Implementation of assistance programmes and undertakings will take place through the Polish Development Assistance Agency (an executive agency as defined in the Act on Public Finances). From the formal-legal point of view, this will be a new institution within the central government structure. In practice, however, the new Act will simply transform the  Co-operation Fund Foundation which has existed for 20 years now. The Foundation is currently completing implementation of a number of support programmes directed to public administration financed by the EU. The Agency, along with some of the current staff of MFA, will constitute the "executive arm" of the Ministry, responsible for development co-operation. Launching the Agency will therefore not trigger any additional expenses for public spending.

The Agency's tasks will include management of public procurement and competitions through which funds for implementation of assistance projects will be granted. The Agency will provide humanitarian aid in the form of ad hoc financial and  material support. It will also manage informational activities and promotion of Polish development policy. Yet another task of the Agency will be gathering and processing statistical data pertaining to development assistance. The Agency will also facilitate acquisition and management of funding from a variety of external sources, e.g. EU funds or programmes and funds from other countries.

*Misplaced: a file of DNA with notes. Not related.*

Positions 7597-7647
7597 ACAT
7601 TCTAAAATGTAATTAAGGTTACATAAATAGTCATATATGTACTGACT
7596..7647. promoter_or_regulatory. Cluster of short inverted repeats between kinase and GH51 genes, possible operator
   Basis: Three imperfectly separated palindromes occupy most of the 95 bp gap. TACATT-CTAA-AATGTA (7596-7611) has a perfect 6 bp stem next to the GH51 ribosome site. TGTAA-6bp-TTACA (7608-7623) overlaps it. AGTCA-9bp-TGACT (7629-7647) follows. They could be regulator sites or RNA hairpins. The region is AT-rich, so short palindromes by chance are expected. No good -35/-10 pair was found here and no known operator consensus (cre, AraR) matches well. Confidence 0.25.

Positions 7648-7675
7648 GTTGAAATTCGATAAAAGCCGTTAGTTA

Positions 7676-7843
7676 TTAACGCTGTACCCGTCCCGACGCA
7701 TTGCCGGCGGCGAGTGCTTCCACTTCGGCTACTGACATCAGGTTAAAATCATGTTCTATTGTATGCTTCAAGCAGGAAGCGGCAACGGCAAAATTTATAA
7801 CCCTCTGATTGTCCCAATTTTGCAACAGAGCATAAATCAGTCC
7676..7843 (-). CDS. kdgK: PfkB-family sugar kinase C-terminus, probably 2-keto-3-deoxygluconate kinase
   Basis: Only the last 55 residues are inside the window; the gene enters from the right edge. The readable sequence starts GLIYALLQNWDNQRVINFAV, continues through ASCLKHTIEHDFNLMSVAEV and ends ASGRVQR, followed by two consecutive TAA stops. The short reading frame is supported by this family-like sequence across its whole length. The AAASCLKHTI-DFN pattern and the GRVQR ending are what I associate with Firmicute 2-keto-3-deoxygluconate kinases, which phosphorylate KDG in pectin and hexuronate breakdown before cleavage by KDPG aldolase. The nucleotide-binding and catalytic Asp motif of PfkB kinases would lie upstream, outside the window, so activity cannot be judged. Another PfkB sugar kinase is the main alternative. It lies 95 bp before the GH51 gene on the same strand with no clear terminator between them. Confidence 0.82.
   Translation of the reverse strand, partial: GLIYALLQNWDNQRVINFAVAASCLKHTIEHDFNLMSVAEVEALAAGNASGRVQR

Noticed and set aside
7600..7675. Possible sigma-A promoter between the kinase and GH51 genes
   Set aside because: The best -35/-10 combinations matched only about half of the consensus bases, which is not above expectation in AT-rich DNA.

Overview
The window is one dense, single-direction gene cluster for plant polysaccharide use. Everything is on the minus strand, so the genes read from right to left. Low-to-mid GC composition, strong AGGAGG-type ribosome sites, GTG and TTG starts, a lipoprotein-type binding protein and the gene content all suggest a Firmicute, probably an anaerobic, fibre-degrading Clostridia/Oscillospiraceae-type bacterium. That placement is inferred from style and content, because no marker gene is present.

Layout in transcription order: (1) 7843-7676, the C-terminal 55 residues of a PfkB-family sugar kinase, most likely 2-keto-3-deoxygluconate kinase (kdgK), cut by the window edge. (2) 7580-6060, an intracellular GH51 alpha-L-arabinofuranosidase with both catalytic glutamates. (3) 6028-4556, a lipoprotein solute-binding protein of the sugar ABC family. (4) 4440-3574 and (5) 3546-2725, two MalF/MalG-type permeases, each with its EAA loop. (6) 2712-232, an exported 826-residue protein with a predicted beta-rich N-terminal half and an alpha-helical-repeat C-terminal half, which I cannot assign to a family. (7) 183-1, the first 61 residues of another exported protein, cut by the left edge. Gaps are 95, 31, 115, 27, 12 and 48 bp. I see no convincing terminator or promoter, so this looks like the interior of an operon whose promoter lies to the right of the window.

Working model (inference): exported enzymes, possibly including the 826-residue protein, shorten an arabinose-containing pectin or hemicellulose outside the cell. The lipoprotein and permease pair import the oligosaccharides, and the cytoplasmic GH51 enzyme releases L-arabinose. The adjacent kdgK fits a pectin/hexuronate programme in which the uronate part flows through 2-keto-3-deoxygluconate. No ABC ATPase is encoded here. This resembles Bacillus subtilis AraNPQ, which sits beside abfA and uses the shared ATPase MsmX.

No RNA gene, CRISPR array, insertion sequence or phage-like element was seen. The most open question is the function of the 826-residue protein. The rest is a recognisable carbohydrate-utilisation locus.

The Agency's budget will be defined each year in the annual budgetary act adopted by the Polish parliament. The Act on development co-operation ought to facilitate a more efficient, more co-ordinated and internationally aligned use of public funding. A significant advantage resulting from the Act will be the possibility to implement long-term projects spanning periods of time longer than a few months (e.g. projects lasting 2-3 years) thanks to the planned capacity to commit for a number of years.

It must be underlined that the proposed legislation takes into account many comments and postulates from the Polish NGOs involved in international development co-operation and humanitarian aid.

In summation,
the Act:

  • will be helpful in a more efficient execution of development assistance;
  • will introduce institutional order to the activities which are currently implemented in a way which is not entirely co-ordinated;
  • will indicate the scope of responsibility of particular institutions and how they are supposed to meet the goals of Polish foreign policy through bilateral assistance;
  • will establish a new executive body; de facto, however, this body will be created by transforming an existing entity with its staff, fixed assets and significant experience.

Legislative issues

Upon analysis of social consultation results, the draft version of the principles of the Act will be submitted for inter-ministerial consultations which are due to finish by the end of June 2010. Based on the principles of the Act adopted by the Council of Ministers, the Government Legislation Centre will prepare an official bill. Upon approval by MFA, the bill will be submitted for scrutiny to the Council of Ministers. It is expected that the final Government bill will be submitted to the Marshal of the Sejm in September 2010.


Warsaw, March 31, 2010